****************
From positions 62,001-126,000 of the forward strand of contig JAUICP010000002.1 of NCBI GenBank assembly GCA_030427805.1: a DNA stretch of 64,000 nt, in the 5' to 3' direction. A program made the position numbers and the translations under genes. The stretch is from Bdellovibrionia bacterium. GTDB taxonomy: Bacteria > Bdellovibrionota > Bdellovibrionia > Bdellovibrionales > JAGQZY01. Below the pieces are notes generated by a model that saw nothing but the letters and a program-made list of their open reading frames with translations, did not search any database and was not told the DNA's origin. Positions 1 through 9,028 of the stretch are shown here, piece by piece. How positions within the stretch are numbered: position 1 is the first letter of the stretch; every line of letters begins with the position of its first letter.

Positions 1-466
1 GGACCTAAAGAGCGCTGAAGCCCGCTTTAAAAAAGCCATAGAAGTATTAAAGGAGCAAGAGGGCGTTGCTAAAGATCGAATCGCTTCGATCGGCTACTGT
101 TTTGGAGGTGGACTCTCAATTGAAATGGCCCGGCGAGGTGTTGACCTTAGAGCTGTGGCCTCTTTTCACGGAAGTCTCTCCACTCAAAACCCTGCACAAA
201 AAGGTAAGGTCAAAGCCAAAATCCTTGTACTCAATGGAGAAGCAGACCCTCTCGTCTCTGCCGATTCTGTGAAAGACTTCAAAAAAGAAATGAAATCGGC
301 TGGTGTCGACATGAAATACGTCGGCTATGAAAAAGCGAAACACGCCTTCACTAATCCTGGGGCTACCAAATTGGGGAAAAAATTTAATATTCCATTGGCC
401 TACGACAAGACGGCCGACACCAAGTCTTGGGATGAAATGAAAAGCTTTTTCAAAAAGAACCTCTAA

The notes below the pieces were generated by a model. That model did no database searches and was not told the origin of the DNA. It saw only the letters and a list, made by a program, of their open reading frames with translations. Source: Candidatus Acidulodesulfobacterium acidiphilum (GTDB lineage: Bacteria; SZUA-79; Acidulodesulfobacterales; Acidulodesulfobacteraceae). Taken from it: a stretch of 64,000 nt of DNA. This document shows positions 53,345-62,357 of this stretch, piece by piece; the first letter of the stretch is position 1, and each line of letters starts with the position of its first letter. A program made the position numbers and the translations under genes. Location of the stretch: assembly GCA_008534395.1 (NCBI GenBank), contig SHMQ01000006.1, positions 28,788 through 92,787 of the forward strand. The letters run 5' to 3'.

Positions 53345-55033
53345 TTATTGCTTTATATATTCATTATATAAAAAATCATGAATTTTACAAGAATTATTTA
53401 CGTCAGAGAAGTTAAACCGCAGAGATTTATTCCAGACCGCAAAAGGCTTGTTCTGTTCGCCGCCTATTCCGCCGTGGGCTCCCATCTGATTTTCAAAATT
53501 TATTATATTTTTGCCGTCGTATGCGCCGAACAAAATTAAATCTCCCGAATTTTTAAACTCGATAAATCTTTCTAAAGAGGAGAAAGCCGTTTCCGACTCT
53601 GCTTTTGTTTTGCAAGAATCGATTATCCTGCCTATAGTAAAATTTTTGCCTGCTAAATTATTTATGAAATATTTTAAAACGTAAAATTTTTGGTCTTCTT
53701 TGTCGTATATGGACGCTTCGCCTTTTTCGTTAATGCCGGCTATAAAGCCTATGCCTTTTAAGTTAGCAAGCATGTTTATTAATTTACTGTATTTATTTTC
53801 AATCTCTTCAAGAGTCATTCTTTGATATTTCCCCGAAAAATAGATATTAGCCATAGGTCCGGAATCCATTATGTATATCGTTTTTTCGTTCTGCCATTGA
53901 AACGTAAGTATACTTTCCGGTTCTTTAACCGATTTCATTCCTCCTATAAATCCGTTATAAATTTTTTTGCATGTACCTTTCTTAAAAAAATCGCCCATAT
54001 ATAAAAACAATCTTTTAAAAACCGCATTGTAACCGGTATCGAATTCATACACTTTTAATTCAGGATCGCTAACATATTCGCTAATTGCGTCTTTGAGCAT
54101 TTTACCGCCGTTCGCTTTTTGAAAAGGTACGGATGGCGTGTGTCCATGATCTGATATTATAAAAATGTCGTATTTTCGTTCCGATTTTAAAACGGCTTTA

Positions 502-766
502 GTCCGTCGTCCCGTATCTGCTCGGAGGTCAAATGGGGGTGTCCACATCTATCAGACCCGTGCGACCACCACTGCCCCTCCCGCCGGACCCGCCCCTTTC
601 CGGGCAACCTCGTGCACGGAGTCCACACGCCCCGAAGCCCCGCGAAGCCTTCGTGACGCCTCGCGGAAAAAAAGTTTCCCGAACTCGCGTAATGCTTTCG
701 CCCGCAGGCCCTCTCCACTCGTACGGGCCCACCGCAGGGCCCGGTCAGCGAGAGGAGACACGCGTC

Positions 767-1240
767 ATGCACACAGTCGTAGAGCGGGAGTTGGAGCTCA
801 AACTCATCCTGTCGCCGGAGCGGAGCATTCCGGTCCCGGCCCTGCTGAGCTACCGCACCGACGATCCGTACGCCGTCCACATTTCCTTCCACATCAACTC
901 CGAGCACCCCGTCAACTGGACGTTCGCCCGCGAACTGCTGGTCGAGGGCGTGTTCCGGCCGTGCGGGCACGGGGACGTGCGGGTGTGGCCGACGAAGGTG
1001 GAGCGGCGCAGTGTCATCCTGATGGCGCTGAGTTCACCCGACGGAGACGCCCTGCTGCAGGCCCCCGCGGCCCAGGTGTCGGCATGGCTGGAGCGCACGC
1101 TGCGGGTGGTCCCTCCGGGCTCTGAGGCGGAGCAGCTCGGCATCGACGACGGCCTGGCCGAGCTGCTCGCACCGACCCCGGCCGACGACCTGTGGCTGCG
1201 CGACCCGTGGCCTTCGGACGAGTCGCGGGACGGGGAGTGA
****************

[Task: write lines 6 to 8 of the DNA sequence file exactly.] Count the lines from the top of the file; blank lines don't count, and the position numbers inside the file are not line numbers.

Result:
301 TGGTGTCGACATGAAATACGTCGGCTATGAAAAAGCGAAACACGCCTTCACTAATCCTGGGGCTACCAAATTGGGGAAAAAATTTAATATTCCATTGGCC
401 TACGACAAGACGGCCGACACCAAGTCTTGGGATGAAATGAAAAGCTTTTTCAAAAAGAACCTCTAA

The notes below the pieces were generated by a model. That model did no database searches and was not told the origin of the DNA. It saw only the letters and a list, made by a program, of their open reading frames with translations. Source: Candidatus Acidulodesulfobacterium acidiphilum (GTDB lineage: Bacteria; SZUA-79; Acidulodesulfobacterales; Acidulodesulfobacteraceae). Taken from it: a stretch of 64,000 nt of DNA. This document shows positions 53,345-62,357 of this stretch, piece by piece; the first letter of the stretch is position 1, and each line of letters starts with the position of its first letter. A program made the position numbers and the translations under genes. Location of the stretch: assembly GCA_008534395.1 (NCBI GenBank), contig SHMQ01000006.1, positions 28,788 through 92,787 of the forward strand. The letters run 5' to 3'.